Instagram wants to make its platform safer for young users. The Facebook-owned app has announced that it will, by default, set the new accounts of those under 16 years of age as “private”. This means followers will need to get the user’s approval first before having access to their photos and videos.
Instagram says it found eight out of ten young people accepted the private default settings during sign-up. "We want them to easily make new friends and keep up with their family, but we don’t want them to deal with unwanted DMs or comments from strangers. We think private accounts are the right choice for young people, but we recognise some young creators might want to have public accounts to build a following. We want to strike the right balance of giving young people all the things they love about Instagram while also keeping them safe,” Instagram said. The company, therefore, is making three key changes.- Defaulting young people into private accounts.
- Limiting the options advertisers have to reach young people with ads.
Private accounts let people control who sees or responds to their content. If you have a private account, people have to follow you to see your posts, Stories and Reels unless you choose to allow others to share your content in Stories or DMs. People also cannot comment on your content in those places, and they won’t see your content at all in places like Explore or hashtags.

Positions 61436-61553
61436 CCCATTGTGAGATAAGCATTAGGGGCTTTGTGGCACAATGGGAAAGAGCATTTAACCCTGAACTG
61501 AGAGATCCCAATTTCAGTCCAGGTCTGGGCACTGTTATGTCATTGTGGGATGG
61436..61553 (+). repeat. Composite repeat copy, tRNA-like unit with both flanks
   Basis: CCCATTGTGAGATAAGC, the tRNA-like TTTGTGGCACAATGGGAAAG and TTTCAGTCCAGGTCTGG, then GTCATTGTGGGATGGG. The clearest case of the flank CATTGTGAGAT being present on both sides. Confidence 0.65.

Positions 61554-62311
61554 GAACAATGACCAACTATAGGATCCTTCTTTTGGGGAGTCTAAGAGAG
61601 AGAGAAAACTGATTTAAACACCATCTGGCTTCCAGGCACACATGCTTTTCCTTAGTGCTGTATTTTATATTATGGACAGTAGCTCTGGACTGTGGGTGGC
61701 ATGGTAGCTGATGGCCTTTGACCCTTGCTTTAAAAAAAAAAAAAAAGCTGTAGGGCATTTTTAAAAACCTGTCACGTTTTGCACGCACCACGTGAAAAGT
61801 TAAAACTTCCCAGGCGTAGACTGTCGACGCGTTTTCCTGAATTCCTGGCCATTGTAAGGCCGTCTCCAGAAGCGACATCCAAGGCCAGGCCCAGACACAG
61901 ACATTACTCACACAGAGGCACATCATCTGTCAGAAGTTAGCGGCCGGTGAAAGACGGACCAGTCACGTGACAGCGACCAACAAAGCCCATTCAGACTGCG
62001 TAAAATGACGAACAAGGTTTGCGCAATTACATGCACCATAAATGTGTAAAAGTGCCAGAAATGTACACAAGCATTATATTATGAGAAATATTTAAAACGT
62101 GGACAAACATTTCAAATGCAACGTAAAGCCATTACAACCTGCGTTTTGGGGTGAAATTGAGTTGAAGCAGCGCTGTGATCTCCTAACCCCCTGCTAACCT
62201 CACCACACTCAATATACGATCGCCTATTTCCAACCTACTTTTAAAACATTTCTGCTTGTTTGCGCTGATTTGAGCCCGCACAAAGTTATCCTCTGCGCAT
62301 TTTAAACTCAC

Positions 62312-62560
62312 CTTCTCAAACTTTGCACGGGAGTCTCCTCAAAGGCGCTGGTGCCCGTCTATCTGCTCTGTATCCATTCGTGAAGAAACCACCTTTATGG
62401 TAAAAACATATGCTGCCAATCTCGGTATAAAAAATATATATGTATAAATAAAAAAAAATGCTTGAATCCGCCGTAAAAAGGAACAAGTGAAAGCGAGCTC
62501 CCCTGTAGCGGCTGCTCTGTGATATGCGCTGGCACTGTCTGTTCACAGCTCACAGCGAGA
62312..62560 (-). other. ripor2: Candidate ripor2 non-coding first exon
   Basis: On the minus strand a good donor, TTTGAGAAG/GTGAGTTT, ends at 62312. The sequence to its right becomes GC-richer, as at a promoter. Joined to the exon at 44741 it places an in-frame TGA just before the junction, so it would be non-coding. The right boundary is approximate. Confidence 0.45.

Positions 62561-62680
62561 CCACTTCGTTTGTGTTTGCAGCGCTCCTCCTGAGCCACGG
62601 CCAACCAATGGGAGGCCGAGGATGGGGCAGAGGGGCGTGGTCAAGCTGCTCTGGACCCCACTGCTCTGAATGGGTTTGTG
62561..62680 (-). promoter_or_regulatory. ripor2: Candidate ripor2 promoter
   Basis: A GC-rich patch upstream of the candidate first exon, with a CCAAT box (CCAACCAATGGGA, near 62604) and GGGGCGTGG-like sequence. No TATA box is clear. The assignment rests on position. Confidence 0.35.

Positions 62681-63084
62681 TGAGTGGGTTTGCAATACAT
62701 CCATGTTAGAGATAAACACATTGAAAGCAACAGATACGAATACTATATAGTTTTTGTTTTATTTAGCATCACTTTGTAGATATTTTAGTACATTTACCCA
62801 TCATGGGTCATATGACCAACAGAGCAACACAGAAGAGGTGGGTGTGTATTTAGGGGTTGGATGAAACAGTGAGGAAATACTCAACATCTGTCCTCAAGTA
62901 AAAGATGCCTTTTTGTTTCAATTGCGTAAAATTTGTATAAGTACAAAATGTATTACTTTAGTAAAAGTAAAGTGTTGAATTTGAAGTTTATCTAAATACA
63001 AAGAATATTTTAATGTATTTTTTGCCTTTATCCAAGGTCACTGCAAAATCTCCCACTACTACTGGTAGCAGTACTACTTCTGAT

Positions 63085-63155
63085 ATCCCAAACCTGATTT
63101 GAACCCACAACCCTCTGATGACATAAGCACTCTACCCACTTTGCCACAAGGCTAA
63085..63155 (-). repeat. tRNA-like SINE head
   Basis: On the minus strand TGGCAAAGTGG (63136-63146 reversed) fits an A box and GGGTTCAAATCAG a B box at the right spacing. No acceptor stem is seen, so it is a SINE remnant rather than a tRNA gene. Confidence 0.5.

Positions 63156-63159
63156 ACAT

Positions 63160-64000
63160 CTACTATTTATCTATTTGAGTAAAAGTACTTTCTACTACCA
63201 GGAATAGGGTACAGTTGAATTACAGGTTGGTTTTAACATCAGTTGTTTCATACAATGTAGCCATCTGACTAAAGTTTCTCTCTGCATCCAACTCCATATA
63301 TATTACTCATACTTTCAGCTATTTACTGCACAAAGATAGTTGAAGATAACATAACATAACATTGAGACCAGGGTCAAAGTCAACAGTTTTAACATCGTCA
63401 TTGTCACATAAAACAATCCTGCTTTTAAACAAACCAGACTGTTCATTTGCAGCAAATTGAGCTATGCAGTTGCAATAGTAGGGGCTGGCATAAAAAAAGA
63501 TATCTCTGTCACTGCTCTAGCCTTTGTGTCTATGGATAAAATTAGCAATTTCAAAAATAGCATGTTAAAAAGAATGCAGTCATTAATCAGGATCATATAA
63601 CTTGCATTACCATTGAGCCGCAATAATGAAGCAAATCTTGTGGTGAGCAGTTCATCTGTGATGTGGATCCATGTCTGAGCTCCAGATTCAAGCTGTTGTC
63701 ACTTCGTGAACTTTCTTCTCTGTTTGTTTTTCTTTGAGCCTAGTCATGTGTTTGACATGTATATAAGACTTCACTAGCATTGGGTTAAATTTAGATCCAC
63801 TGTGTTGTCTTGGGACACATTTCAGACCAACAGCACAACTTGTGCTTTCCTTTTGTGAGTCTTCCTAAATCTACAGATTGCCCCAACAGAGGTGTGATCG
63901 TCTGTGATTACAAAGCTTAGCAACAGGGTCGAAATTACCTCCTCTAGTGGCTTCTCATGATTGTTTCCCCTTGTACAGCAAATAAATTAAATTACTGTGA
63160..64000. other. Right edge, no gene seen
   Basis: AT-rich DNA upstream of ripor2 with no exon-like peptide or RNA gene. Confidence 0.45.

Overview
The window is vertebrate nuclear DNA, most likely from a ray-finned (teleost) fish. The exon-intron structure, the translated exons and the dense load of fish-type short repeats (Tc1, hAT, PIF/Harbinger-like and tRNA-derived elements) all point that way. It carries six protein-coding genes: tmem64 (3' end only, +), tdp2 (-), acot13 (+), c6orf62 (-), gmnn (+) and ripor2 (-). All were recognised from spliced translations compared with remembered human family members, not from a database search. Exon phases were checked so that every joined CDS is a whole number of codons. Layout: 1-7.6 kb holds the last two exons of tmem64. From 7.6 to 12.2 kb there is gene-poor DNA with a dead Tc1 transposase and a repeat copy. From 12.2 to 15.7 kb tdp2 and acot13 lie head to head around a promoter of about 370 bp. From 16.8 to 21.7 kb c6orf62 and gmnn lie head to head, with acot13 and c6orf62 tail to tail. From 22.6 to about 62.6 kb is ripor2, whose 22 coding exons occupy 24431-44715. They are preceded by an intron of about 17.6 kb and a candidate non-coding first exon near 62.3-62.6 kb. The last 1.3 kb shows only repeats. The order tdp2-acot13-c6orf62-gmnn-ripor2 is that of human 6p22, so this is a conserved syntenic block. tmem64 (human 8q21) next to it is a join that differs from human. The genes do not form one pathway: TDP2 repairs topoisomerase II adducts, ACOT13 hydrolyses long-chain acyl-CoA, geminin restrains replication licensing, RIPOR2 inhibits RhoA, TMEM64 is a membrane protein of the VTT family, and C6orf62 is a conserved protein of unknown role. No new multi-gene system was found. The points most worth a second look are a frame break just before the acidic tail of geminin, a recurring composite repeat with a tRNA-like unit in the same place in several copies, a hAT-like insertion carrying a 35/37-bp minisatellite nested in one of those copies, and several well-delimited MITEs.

For young people who already have a public account on Instagram, the app will drop a notification highlighting the benefits of a private account and explaining how to change their privacy settings. Users can still switch to a public account or keep their current account public if they wish.
Instagram will also make it harder for “certain adults” to find accounts of young users. It has developed a new technology that will allow Instagram to find accounts that have shown potentially suspicious behaviour and stop those accounts from interacting with young people’s accounts. “By “potentially suspicious behaviour”, we mean accounts belonging to adults that may have recently been blocked or reported by a young person for example,” Instagram said. If they find young people’s accounts by searching for their usernames, they won’t be able to follow them. Such users will also not be able to see comments from young people on other people’s posts.The changes are being rolled out in the US, Australia, France, the UK and Japan. Instagram is working on rolling out these changes in other countries as well.